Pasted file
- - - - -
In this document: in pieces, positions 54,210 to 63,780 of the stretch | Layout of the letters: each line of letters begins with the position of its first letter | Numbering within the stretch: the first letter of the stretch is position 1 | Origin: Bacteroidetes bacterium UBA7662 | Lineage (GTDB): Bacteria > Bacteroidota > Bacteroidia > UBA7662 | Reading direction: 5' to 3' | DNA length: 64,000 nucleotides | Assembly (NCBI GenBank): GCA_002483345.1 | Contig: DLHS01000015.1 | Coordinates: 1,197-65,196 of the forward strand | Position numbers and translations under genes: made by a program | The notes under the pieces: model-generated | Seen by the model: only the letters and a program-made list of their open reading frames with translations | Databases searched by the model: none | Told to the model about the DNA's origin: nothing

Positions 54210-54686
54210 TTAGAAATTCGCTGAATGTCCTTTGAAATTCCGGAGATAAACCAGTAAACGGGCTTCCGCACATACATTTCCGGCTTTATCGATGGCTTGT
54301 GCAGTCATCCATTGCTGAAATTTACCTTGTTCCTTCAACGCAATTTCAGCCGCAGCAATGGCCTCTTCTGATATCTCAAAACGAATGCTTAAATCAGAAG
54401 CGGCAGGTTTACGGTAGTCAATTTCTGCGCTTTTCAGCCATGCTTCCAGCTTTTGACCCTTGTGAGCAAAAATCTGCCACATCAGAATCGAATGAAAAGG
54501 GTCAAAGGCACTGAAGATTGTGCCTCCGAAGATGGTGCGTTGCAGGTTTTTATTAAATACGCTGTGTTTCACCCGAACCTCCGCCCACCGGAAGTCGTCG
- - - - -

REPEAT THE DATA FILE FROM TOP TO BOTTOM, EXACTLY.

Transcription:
In this document: in pieces, positions 54,210 to 63,780 of the stretch | Layout of the letters: each line of letters begins with the position of its first letter | Numbering within the stretch: the first letter of the stretch is position 1 | Origin: Bacteroidetes bacterium UBA7662 | Lineage (GTDB): Bacteria > Bacteroidota > Bacteroidia > UBA7662 | Reading direction: 5' to 3' | DNA length: 64,000 nucleotides | Assembly (NCBI GenBank): GCA_002483345.1 | Contig: DLHS01000015.1 | Coordinates: 1,197-65,196 of the forward strand | Position numbers and translations under genes: made by a program | The notes under the pieces: model-generated | Seen by the model: only the letters and a program-made list of their open reading frames with translations | Databases searched by the model: none | Told to the model about the DNA's origin: nothing

Positions 54210-54686
54210 TTAGAAATTCGCTGAATGTCCTTTGAAATTCCGGAGATAAACCAGTAAACGGGCTTCCGCACATACATTTCCGGCTTTATCGATGGCTTGT
54301 GCAGTCATCCATTGCTGAAATTTACCTTGTTCCTTCAACGCAATTTCAGCCGCAGCAATGGCCTCTTCTGATATCTCAAAACGAATGCTTAAATCAGAAG
54401 CGGCAGGTTTACGGTAGTCAATTTCTGCGCTTTTCAGCCATGCTTCCAGCTTTTGACCCTTGTGAGCAAAAATCTGCCACATCAGAATCGAATGAAAAGG
54501 GTCAAAGGCACTGAAGATTGTGCCTCCGAAGATGGTGCGTTGCAGGTTTTTATTAAATACGCTGTGTTTCACCCGAACCTCCGCCCACCGGAAGTCGTCG